Enlarged Link – is a studded link bigger than a common link. It is installed as part of the swivel assembly- before and after the swivel itself.
End link – a studless link connecting the anchor link and the enlarged link or directly to the swivel.
Kenter Shackle – a type of joining shackle which connects two lengths of a cable. Installing Kenter shackles enable seafarers to identify the length of the anchor chain paid out to the water.
Not all anchors are created equal
If you’ve been sailing with different ships already, you may notice that some of the anchor components listed here are different than your previous ship.
What’s more, is that the shackles of the anchor chain in your vessel could be simpler.
This is because anchors and anchor chain arrangements are not built the same.
For example, many modern ships now utilize stockless bower anchors. This made them more efficient especially in storing inside the hawse pipes.
Anchor Windlass Arrangement
The anchor windlass arrangement is a piece of heavy-duty machinery that heaves up and lowers the anchor cable.
It has various parts each having specific functions.
Hawse Pipe – stowage pipe of stockless anchor that also facilitates the run of chain cable when letting go and heaving up the anchor.
Guide Roller – a roller installed in front of the hawse pipe that leads the anchor chain to the gypsy wheel.
Brake – holds or stops the chain from paying out during anchoring. The anchor party normally uses the brake to control the velocity of the anchor chain from releasing too fast.
Chain Stopper – also called Bow Stopper, Cable Stopper, or Guillotine. The chain stopper holds the vessel to the chain. It prevents the chain from paying out when there is tension in the anchor chain.
Anchor Winch or Gypsy Wheel – this is different from mooring winches. The gypsy wheel has grooves called wild cats that lock on the chain during the heaving or lowering of the anchor.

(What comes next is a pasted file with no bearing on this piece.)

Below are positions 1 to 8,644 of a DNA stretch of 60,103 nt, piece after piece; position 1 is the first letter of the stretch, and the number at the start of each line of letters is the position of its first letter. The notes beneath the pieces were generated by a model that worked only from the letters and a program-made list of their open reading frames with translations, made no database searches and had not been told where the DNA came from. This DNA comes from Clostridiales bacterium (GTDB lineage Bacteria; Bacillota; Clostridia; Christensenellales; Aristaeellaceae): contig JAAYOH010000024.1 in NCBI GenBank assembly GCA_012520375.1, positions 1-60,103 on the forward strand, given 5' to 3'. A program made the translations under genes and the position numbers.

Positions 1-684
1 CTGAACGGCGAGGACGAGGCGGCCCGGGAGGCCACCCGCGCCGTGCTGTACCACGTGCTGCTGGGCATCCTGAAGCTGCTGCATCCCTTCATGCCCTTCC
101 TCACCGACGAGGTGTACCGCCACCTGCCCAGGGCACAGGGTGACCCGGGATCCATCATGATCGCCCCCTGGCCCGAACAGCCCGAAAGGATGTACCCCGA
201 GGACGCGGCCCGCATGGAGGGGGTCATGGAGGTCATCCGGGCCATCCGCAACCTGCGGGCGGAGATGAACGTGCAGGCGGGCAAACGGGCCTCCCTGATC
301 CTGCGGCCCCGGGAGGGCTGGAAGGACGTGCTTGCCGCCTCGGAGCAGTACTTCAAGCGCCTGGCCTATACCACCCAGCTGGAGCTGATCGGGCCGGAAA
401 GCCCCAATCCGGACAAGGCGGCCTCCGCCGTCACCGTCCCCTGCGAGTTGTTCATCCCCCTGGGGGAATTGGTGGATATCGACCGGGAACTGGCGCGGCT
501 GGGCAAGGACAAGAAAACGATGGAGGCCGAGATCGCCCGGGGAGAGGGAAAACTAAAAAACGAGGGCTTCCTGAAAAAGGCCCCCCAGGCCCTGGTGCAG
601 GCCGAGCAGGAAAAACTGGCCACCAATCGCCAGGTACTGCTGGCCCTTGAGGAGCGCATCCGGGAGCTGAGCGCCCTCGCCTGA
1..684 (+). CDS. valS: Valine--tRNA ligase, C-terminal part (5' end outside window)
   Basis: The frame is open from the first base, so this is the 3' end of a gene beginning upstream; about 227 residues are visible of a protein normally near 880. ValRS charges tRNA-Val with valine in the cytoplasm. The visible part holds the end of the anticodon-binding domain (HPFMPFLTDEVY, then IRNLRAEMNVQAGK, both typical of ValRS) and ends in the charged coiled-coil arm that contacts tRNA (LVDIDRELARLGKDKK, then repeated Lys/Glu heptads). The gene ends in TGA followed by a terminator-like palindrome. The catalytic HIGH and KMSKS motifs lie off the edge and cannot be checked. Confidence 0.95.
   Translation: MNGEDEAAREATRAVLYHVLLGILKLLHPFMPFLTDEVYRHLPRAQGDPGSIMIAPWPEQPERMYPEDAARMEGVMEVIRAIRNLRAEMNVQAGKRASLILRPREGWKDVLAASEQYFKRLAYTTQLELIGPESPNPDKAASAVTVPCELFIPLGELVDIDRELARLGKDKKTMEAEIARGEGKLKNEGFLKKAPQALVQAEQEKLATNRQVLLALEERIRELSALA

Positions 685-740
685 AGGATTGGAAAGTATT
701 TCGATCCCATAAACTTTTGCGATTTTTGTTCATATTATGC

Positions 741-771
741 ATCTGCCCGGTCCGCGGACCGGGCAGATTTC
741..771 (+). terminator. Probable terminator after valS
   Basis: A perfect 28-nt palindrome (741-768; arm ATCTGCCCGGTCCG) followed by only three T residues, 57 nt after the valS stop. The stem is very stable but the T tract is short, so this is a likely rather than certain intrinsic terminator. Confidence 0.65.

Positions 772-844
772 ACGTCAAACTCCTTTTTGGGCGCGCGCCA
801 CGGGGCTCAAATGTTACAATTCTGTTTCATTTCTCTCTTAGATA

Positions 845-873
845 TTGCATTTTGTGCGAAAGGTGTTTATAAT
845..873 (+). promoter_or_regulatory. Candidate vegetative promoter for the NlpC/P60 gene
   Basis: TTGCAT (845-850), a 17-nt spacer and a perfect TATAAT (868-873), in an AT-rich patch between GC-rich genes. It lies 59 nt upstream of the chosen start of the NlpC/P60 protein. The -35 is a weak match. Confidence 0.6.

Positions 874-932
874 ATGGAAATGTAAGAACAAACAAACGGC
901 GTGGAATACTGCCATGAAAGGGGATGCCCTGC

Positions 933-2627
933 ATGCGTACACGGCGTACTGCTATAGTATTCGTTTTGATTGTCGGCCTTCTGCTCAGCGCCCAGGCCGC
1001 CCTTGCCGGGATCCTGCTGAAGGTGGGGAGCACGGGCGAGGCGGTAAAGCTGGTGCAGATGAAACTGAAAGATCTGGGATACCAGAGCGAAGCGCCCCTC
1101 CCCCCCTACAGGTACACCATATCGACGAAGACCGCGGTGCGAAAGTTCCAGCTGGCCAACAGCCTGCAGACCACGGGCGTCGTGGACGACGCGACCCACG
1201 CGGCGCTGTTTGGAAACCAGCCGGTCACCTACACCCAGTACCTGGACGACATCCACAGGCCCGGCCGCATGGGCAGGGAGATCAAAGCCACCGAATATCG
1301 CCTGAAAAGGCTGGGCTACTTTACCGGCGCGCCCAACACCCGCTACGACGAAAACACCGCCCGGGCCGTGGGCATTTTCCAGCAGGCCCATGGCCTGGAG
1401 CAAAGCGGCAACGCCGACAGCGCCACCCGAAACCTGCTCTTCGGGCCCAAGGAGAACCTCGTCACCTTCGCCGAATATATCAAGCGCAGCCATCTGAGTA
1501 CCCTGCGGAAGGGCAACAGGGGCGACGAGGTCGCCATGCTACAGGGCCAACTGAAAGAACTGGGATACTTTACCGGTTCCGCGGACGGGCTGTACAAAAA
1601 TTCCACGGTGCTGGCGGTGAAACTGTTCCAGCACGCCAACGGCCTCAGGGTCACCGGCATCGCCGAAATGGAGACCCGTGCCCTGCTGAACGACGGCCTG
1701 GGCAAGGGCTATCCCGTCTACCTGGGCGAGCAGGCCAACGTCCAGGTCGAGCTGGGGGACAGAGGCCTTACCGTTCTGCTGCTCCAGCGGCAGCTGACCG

Spurling Pipe – a vertical pipe that leads the anchor chain to the chain locker.
Chain Locker – a compartment used to stow the anchor chains. Each anchor has its own chain locker. The chain locker is also where we can find the bitter end.
Bitter End – the end of the ship’s anchor chain that connects to a quick-release securing arrangement. The bitter end indicates that there is no more chain to pay out. If you understand the word “bollard” or “bitt”, then you will know the correct meaning of the maritime term bitter end.
Anchor Lashings – are a combination of turnbuckles, shackles, and wires or chains of sufficient sizes. Together with the brake and chain stopper, anchor lashings secure the anchor from losing especially during sea passage.
Checking the parts
The next time you board a vessel, check the anchor and its arrangements. But the best way to inspect them is during anchoring operation or heaving them up.
The components of an anchor that usually get damaged are the common links, bow stopper, and brake.
Seafarers must pay attention to the securing pin of the bow stopper during bad weather. Experience taught me that it can bend and get stuck.
During scheduled maintenance, ensure that the deck crew greases all the applicable moving sections.
May the winds be in your favor.